Kevine: Yes, it is important with a special focus on creating jobs for women who are often left behind in different fields. Inclusivity is crucial for the entire world to fight gender inequality, we are proud to be part of this change.
Alaba: How do you feel as an African entrepreneur?
Kevine: I believe that entrepreneurs will be the key pioneers to changing the African continent, It feels like being part of a history book!
Alaba: Where do you see UZURI K&Y in terms of products and markets in the next 5 years?
Kevine: A household African brand, with a tremendous impact on the youth through skills transfer and entrepreneurship.
Alaba: Finally, what’s your advice to budding entrepreneurs, especially females in the sustainability and fashion industry?
Kevine: Trust yourself that you can do it!
Opeyemi Adeyemi: Addressing menstruation stigma with her invention, The Flow Game
Opeyemi Adeyemi fondly called dryemz is a Public Health Physician and owner of the sexual health clinic which runs under O and A Medical Center Ogun State, Nigeria. She had her medical training in Sumy State University, Ukraine and MscPH from the University of South Wales. Opeyemi invented The Flow Game in an effort to address menstruation stigma and has written two books on sexual and reproductive health. Her foundation runs the Brave Boys and Girls club which travels around the South western part of Nigeria to provide sex education to children and teenagers in the effort to fight against public health issues like teenage pregnancy, STIs, HIV/AIDS and Sexual assault. In this interview with Alaba Ayinuola, she speaks on her social entrepreneurship journey, The Flow Game and why she is addressing sexual and reproductive health issues. Excerpts.
Alaba: Could you briefly tell us about yourself and your social entrepreneurship journey?
Opeyemi: I am a public health physician who is passionate about sexual and reproductive health. I am also the creator of the FLOW GAME which is West Africa’s first board game that teaches menstrual health. My journey started in 2017 during my NYSC program where I met with the impact of misinformation and lack of access to youth friendly sexual clinics had on teenagers and young people. This led me to the start of The Brave Boys and Girls Club tour around secondary schools where students are given age specific sexuality education free of discrimination and judgment. From touring, it gave birth to menstruation workshops, consent workshops and now creation of board games that are afrocentric and youth friendly.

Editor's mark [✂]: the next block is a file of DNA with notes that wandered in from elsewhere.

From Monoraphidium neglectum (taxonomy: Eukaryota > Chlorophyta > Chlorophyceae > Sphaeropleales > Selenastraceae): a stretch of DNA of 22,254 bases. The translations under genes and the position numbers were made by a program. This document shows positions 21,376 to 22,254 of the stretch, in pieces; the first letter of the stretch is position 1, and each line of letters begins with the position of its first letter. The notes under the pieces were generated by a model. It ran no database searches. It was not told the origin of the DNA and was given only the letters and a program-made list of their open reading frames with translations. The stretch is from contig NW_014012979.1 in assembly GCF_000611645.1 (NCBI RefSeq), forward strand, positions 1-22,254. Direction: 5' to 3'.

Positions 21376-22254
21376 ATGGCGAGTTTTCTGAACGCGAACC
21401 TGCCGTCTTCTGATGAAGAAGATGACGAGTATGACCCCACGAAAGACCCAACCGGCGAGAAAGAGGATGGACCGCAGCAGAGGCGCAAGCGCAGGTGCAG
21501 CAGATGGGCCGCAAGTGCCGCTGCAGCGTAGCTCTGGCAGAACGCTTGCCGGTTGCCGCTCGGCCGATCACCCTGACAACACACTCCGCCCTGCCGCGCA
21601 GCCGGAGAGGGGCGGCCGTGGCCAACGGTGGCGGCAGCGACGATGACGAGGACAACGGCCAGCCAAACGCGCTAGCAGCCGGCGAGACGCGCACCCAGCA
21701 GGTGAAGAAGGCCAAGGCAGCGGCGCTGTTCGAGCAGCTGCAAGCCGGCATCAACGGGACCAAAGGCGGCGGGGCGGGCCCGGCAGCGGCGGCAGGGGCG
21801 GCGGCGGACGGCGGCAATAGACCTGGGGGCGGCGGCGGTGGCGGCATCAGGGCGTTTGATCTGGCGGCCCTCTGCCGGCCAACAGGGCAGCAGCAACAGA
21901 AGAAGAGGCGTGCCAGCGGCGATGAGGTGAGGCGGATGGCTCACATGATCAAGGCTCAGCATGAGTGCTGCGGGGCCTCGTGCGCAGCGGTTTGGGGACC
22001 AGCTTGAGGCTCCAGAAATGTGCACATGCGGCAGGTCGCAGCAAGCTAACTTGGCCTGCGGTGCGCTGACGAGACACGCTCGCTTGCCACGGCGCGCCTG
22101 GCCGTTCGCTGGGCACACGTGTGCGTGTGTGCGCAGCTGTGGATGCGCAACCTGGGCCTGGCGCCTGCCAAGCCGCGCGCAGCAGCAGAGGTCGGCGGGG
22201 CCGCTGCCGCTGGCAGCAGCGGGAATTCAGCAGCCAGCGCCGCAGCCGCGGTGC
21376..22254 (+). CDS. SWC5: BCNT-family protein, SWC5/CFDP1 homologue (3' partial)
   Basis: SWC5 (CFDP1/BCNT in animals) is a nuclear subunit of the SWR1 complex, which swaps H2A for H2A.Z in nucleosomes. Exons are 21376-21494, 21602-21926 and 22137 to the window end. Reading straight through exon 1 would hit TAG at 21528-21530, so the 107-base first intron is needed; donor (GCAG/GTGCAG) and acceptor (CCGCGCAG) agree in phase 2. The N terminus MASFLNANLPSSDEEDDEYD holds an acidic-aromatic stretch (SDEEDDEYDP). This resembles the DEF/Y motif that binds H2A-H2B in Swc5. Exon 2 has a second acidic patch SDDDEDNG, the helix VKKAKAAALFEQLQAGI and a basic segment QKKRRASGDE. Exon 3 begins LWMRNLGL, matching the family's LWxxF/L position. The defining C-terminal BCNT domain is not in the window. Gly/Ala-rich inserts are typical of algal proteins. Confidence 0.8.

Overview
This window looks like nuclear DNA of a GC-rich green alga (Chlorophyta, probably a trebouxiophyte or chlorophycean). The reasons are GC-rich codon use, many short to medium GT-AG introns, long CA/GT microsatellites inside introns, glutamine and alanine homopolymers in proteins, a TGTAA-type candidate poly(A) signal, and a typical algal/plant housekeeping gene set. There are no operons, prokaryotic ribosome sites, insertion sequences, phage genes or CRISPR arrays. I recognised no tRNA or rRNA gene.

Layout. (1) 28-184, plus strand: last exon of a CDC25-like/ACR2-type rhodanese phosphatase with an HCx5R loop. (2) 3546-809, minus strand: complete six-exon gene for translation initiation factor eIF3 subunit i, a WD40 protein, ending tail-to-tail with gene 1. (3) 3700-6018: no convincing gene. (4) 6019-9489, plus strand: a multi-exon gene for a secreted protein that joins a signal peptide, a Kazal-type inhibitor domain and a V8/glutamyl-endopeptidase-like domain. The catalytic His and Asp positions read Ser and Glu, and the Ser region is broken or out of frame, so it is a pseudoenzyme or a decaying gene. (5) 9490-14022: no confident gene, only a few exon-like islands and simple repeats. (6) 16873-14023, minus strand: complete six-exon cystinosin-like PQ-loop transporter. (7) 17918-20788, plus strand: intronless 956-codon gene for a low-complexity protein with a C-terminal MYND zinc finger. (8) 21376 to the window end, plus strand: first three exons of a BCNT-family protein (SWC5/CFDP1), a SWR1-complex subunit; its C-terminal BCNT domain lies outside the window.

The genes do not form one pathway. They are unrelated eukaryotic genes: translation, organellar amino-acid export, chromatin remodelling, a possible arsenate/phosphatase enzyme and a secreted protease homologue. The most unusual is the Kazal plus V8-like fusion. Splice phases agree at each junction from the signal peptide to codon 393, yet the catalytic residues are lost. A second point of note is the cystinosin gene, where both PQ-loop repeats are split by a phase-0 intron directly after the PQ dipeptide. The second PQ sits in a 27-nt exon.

Alaba: What inspired you to launch O & A Medical Center and The Menstrual Flow Game?
Opeyemi: The Sexual Health Clinic is under O and A Medical Center in Asero, Abeokuta where anybody regardless of your background, gender, sexual orientation or any other status can get care for sexual and reproductive health issues. We offer a wide range of services that are cost friendly for the average Nigerian. The Flow game was created because during the tour, I realized the power of menstruation stigma, so decided to involve the team of expertise and the girls from the club in the creation.
Alaba: What is the core issue you are addressing with the Flow Game?
Opeyemi: Menstruation is a subject that still has a great level of shame attached to it. Some cultures still see menstrual blood as dirty blood. Some girls use harmful products to collect their menstrual blood. The Flow Game is a fun way to teach menstrual health and hygiene. The game covers four main areas: the female reproductive system, menstruation and menstrual related health issues, menstrual products, pregnancy and contraception. Other issues touched on include sexual assault, consent and sexually transmitted infections.